Skip to content
#Open journalism No news is bad news

Your contributions will help us continue to deliver the stories that are important to you

Support The Journal
Image: Shutterstock

Click-and-collect, but for cars: The key trends shaping what’s on our roads in 2021

Independent motor journalist Michael Sheridan looks at the last twelve months – and what to expect this year.
Jan 7th 2021, 5:58 PM 15,242 4

THE LAST YEAR brought a seismic shift in how we buy our cars as the traditional physical deal-sealing handshake went digital.

Meanwhile, the dominant diesel car continued its slow decline, as hybrid and electric cars grew in popularity and SUVs continued their rise.

These are among the trends brought to light by the DoneDeal Motor Report (pdf), which was released today. Here we take a look at some of the standout findings.

1. We’re shopping online for everything at the moment… including cars

Tesla’s Model 3 was Ireland’s best selling electric car in 2020, with 724 sold. Elon Musk’s firm has been selling its cars primarily online for a number of years. It doesn’t have or want independent dealers but instead owns its retail network outright. Teslas can be bought like mobile phones, with online purchasing and delivery. If you like, you need never see a salesperson in the flesh.

In Ireland the local car dealer and their relationship with customers has been the rock on which car sales have been carried out – but 2020 shook that method to the core. Lockdowns forced all car dealerships to close their showrooms, with the loss of that valued face to face interaction. If dealers wanted to meet customers they had to do it online or over the phone. Online selling tools like web based virtual showrooms, video calls and video walk-arounds were always coming but 2020 accelerated their need and implementation. Buyers can select a car, specify options, pay for it and get it delivered to their home without ever setting foot in a glass palace.

Source: Shutterstock/MAD_Production

Finance approval went online too, and click-and-collect purchasing was adopted. Those dealerships who embraced new methods did reasonably well in 2020. Out of lockdown periods, dealers worked hard to make showrooms as COVID safe as possible. Innovations like facilitating buyers to take solo test drives helped keep sales ticking over. Even now in January 2021’s lockdown, new cars are being delivered to people’s homes (under government guidelines). According to DoneDeal, 90 per cent of car purchase journeys now begin online – that’s up from 81 per cent in 2019. 

2. New car sales dropped – but second-hand values actually increased as everyday life changed

The pandemic, Brexit worries, and a global economic downturn combined to dramatically suppress new car sales. A drop of 25 per cent year on year resulted in a recession level figure of 88,324. In a good year it should be 160,000.

But if 2020 delivered the perfect storm, why did the motor industry not collapse entirely? The prime reason is that demand for personal transport will always be there. Cars wear out and become uneconomic to run, and buyers’ requirements change with upsizing and downsizing happening all the time. Covid also pushed many people off crowded public transport and into the relative safety of cars.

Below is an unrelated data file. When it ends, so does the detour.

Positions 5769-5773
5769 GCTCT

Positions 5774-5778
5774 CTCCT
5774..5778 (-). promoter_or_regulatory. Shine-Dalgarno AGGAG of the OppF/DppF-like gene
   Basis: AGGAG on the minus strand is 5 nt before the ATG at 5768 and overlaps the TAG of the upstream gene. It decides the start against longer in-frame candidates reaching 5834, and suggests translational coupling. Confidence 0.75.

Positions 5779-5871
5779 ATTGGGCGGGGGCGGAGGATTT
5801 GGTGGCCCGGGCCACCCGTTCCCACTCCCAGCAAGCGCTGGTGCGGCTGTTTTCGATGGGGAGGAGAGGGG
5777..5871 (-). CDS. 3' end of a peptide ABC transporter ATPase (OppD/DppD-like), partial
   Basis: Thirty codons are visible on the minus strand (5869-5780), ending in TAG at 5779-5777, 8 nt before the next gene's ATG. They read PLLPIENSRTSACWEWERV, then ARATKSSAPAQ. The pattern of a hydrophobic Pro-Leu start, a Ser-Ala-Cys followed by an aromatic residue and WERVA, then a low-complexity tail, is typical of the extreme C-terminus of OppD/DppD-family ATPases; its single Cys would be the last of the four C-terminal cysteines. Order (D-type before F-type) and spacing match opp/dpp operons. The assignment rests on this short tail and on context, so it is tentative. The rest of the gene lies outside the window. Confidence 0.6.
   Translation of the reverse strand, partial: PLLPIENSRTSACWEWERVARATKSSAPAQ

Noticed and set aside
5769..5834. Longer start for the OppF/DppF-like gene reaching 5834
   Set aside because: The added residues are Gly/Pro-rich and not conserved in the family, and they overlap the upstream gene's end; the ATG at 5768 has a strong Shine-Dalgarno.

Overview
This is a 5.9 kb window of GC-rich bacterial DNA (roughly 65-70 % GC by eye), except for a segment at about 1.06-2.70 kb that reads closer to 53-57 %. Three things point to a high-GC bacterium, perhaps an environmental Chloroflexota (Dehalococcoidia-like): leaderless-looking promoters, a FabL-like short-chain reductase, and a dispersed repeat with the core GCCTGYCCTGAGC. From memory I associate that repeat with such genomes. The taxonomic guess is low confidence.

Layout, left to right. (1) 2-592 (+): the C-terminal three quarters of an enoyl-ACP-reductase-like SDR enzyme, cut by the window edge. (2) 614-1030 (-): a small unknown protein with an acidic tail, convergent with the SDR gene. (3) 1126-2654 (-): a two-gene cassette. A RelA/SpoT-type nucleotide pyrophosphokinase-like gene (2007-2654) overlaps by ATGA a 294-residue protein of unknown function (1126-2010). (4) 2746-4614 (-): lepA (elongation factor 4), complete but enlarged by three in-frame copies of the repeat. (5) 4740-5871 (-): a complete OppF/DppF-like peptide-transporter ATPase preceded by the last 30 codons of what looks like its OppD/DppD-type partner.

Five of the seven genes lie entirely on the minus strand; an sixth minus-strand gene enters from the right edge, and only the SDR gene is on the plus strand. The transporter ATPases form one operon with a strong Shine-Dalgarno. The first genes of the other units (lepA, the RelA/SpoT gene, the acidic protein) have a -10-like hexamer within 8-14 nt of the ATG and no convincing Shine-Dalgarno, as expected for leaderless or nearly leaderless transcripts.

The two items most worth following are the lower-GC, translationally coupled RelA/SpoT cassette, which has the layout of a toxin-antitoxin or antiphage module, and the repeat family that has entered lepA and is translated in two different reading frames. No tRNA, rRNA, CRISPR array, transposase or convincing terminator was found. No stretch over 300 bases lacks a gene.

Lockdowns, the virtual collapse of international travel, creche closures and the pandemic payment also meant that a considerable amount of household cash could be used in other ways. So when the decorating was done there was money for a car deposit that might not have been there. DoneDeal’s report confirmed 2020 as a good year for ‘used’ car sales. Second-hand values actually increased by 1.5 per cent over the year.

Brexit uncertainty, the demonisation of diesel and the new NoX tax all contributed to shift buyers away from UK imports, and towards native stock. The previous year in 2019 Ireland saw the largest ever number of used imports registered – 113,926. 2020 saw that figure drop to 79,969, and in 2021 it will decline even further now that full-fat Brexit has happened.

3. Electric and hybrid cars are on the rise… slowly

Source: Shutterstock/Lloyd Carr

Despite all the talk and hype about electric cars, Ireland’s new car buyers are embracing zero-tailpipe-emission motoring only slowly. Diesel remains the biggest fuel source powering cars in Ireland.

Petrol is next followed by hybrid – although as nearly all hybrids are petrol/electric, the fuel itself is more popular than diesel for private cars. (The Toyota Corolla was Ireland’s best-selling hybrid in 2020, with 3,736 registered.) The anomaly whereby company and fleet car owners can claim VAT back on diesel – but not on petrol – means hybrid numbers are still relatively low next to diesel. 

However, according to DoneDeal, of consumers thinking of buying a car valued at over €10,000, upwards of 70% intend to buy a hybrid or electric vehicle. This is a clear indication that the green message is getting through. One in two buyers today say they would consider a hybrid or electric car – in 2019 that figure was one in four. Motoring times are certainly changing.

To read the full DoneDeal Motor Report, click here

DoneDeal hosts the widest selection of cars for sale in Ireland, with 72,000 on sale today. The vast majority of those, 51,000, are from over 1,000 trusted local car dealerships that offer certainty in your purchase through warranties and history checks. To check out DoneDeal’s range of cars from all of Ireland’s trusted car dealerships, see here.


This is YOUR comments community. Stay civil, stay constructive, stay on topic. Please familiarise yourself with our comments policy here before taking part.
write a comment

    Leave a comment

    cancel reply
    Back to top